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The future of agriculture lies in Israel’s desert

Farmers in arid areas of India need no convincing that the climate is changing under their feet. Their income is drying up along with their groundwater wells, forcing many to give up farming.

As these kinds of situations become more common, help is coming from Tel Aviv University’s Nitsan Sustainable Development Lab directed by Ram Fishman, an expert on smallholder farmers and climate change. His team assesses agriculture, water and energy problems in rural Asia and Africa and finds Israeli technologies to solve them.

“Many farmers around the world look to Israel as a model of how to manage and flourish in conditions of water scarcity and a hotter, drier climate,” Fishman tells ISRAEL21c. That’s true in both developed and developing economies. For example, Ben-Gurion University of the Negev’s Zuckerberg Institute for Water Research and Jacob Blaustein Institutes for Desert Research work with partners in several US states on projects related to the changing conditions.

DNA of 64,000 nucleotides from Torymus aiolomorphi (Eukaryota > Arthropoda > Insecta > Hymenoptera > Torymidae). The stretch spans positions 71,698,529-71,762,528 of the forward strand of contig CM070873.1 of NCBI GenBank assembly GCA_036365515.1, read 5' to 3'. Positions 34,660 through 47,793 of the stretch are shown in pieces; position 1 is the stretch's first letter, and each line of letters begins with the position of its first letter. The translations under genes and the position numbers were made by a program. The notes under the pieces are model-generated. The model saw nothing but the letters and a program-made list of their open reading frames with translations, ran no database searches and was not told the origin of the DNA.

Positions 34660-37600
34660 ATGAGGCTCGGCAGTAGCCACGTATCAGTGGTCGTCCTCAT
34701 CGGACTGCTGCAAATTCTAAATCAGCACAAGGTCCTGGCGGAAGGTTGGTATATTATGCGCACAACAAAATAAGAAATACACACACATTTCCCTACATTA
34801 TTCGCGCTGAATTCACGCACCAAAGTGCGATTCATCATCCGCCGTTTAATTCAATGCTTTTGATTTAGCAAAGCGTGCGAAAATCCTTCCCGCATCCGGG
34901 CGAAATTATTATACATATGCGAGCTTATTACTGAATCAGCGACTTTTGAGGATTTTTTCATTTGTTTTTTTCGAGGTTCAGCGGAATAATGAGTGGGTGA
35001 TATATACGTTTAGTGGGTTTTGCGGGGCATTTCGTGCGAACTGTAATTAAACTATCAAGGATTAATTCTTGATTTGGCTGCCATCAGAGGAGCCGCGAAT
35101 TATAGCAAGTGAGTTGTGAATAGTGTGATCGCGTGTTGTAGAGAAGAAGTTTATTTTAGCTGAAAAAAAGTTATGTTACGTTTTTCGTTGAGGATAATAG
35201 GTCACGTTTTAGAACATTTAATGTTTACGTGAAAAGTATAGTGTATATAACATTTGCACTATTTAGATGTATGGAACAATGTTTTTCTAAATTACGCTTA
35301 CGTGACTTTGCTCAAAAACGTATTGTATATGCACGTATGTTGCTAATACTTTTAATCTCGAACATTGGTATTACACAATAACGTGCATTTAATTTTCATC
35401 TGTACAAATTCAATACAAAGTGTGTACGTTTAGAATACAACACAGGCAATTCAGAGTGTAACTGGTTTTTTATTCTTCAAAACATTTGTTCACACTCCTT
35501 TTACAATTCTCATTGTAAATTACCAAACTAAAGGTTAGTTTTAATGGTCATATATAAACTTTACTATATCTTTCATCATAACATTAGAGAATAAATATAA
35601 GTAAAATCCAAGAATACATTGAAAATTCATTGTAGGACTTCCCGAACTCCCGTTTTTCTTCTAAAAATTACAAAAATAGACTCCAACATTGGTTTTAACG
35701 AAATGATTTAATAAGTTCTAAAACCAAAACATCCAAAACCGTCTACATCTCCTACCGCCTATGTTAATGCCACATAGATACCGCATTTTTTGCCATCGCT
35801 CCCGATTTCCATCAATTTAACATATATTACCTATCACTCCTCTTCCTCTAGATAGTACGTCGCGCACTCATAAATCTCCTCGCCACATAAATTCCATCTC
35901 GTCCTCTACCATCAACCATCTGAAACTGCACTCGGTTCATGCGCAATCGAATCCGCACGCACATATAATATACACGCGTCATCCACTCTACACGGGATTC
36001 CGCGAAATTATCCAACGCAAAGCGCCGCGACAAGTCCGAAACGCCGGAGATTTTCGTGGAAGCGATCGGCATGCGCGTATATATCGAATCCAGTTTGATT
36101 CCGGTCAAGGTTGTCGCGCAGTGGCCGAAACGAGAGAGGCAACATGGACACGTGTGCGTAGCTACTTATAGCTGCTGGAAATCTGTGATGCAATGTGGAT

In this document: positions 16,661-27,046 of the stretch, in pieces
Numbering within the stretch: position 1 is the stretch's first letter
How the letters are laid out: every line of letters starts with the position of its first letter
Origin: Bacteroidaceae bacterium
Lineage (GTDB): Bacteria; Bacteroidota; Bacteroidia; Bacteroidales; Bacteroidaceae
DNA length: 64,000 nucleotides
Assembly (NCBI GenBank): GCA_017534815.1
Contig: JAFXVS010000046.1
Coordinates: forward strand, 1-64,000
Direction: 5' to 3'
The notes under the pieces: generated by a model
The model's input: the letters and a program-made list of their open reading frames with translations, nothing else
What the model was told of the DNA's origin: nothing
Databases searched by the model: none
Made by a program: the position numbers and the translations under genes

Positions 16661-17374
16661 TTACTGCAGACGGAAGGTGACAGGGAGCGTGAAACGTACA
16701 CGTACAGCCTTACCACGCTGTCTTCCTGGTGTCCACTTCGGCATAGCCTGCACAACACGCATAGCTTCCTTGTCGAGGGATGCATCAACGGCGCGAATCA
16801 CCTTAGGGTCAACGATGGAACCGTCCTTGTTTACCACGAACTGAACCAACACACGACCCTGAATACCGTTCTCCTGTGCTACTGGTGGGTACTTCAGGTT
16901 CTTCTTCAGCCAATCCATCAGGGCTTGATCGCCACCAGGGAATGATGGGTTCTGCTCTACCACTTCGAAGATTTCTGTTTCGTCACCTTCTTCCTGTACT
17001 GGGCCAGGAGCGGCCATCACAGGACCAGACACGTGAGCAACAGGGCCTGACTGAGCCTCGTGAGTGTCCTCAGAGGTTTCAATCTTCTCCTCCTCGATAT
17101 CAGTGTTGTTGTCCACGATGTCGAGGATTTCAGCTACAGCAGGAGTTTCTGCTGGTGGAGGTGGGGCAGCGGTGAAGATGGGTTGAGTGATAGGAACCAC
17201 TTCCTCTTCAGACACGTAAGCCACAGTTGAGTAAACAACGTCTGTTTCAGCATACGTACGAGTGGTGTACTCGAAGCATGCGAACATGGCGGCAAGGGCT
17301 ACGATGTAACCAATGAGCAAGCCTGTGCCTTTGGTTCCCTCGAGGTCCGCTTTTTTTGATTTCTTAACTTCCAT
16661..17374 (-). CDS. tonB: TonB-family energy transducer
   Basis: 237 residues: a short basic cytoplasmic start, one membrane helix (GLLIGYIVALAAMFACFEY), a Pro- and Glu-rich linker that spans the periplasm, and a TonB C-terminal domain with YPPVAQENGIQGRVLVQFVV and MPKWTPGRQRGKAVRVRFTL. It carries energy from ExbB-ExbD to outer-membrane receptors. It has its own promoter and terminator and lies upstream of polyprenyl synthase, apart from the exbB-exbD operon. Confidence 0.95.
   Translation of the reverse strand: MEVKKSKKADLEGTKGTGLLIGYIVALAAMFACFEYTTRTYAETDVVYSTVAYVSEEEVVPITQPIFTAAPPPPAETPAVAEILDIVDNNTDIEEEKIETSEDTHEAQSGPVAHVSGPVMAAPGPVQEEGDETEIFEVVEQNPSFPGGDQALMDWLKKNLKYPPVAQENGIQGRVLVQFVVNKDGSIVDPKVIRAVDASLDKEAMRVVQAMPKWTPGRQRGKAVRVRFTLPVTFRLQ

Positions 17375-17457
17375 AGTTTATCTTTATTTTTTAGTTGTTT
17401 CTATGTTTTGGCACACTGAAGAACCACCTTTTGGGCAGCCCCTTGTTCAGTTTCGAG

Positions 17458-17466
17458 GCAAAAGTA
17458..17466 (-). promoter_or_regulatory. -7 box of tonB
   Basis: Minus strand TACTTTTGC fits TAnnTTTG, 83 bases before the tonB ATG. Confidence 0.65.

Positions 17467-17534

Fishman, however, sees the potential to make the greatest difference in developing countries. Millions of smallholder farmers in Africa and Asia serve enormous markets but don’t have the resources to buy and implement Israeli solutions as easily as do American and European farmers.

“In Africa and Asia, they see Israel as the source of solutions. Sometimes they have exaggerated notions of what Israel can do and how it manages without enough water. But even if blown a little out of proportion, there is a lot of truth in that notion,” Fishman says.

“We do have an amazing amount of knowledge and experience from agronomists, farmers, companies and R&D centers. Our lab’s purpose is to be a bridge between these smallholder farmers and Israeli expertise and technology.” 

Read more at Israel 21c (Abigail Klein Leichman) 


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